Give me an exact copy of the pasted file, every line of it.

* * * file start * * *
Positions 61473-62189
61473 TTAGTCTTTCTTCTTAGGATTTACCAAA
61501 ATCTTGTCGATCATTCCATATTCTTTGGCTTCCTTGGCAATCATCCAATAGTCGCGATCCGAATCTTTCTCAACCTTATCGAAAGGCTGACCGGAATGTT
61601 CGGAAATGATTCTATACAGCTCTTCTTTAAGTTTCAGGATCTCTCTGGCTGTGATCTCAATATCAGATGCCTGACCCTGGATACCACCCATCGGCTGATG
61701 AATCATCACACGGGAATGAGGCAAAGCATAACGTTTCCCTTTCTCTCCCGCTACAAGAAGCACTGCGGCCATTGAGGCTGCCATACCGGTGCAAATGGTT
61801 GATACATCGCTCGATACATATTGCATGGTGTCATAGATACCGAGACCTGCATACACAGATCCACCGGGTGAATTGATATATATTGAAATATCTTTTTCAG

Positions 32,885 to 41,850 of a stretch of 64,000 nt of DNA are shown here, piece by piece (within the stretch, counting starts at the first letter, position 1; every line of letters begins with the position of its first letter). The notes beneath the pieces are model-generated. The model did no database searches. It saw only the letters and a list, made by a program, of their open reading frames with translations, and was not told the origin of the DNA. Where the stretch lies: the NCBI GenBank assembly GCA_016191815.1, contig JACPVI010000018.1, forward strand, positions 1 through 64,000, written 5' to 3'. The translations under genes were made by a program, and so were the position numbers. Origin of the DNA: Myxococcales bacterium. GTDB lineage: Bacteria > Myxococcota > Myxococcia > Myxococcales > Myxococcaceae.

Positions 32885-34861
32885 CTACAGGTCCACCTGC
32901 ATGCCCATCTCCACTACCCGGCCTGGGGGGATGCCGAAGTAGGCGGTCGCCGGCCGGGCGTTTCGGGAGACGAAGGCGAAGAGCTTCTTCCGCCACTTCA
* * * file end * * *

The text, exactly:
Positions 61473-62189
61473 TTAGTCTTTCTTCTTAGGATTTACCAAA
61501 ATCTTGTCGATCATTCCATATTCTTTGGCTTCCTTGGCAATCATCCAATAGTCGCGATCCGAATCTTTCTCAACCTTATCGAAAGGCTGACCGGAATGTT
61601 CGGAAATGATTCTATACAGCTCTTCTTTAAGTTTCAGGATCTCTCTGGCTGTGATCTCAATATCAGATGCCTGACCCTGGATACCACCCATCGGCTGATG
61701 AATCATCACACGGGAATGAGGCAAAGCATAACGTTTCCCTTTCTCTCCCGCTACAAGAAGCACTGCGGCCATTGAGGCTGCCATACCGGTGCAAATGGTT
61801 GATACATCGCTCGATACATATTGCATGGTGTCATAGATACCGAGACCTGCATACACAGATCCACCGGGTGAATTGATATATATTGAAATATCTTTTTCAG

Positions 32,885 to 41,850 of a stretch of 64,000 nt of DNA are shown here, piece by piece (within the stretch, counting starts at the first letter, position 1; every line of letters begins with the position of its first letter). The notes beneath the pieces are model-generated. The model did no database searches. It saw only the letters and a list, made by a program, of their open reading frames with translations, and was not told the origin of the DNA. Where the stretch lies: the NCBI GenBank assembly GCA_016191815.1, contig JACPVI010000018.1, forward strand, positions 1 through 64,000, written 5' to 3'. The translations under genes were made by a program, and so were the position numbers. Origin of the DNA: Myxococcales bacterium. GTDB lineage: Bacteria > Myxococcota > Myxococcia > Myxococcales > Myxococcaceae.

Positions 32885-34861
32885 CTACAGGTCCACCTGC
32901 ATGCCCATCTCCACTACCCGGCCTGGGGGGATGCCGAAGTAGGCGGTCGCCGGCCGGGCGTTTCGGGAGACGAAGGCGAAGAGCTTCTTCCGCCACTTCA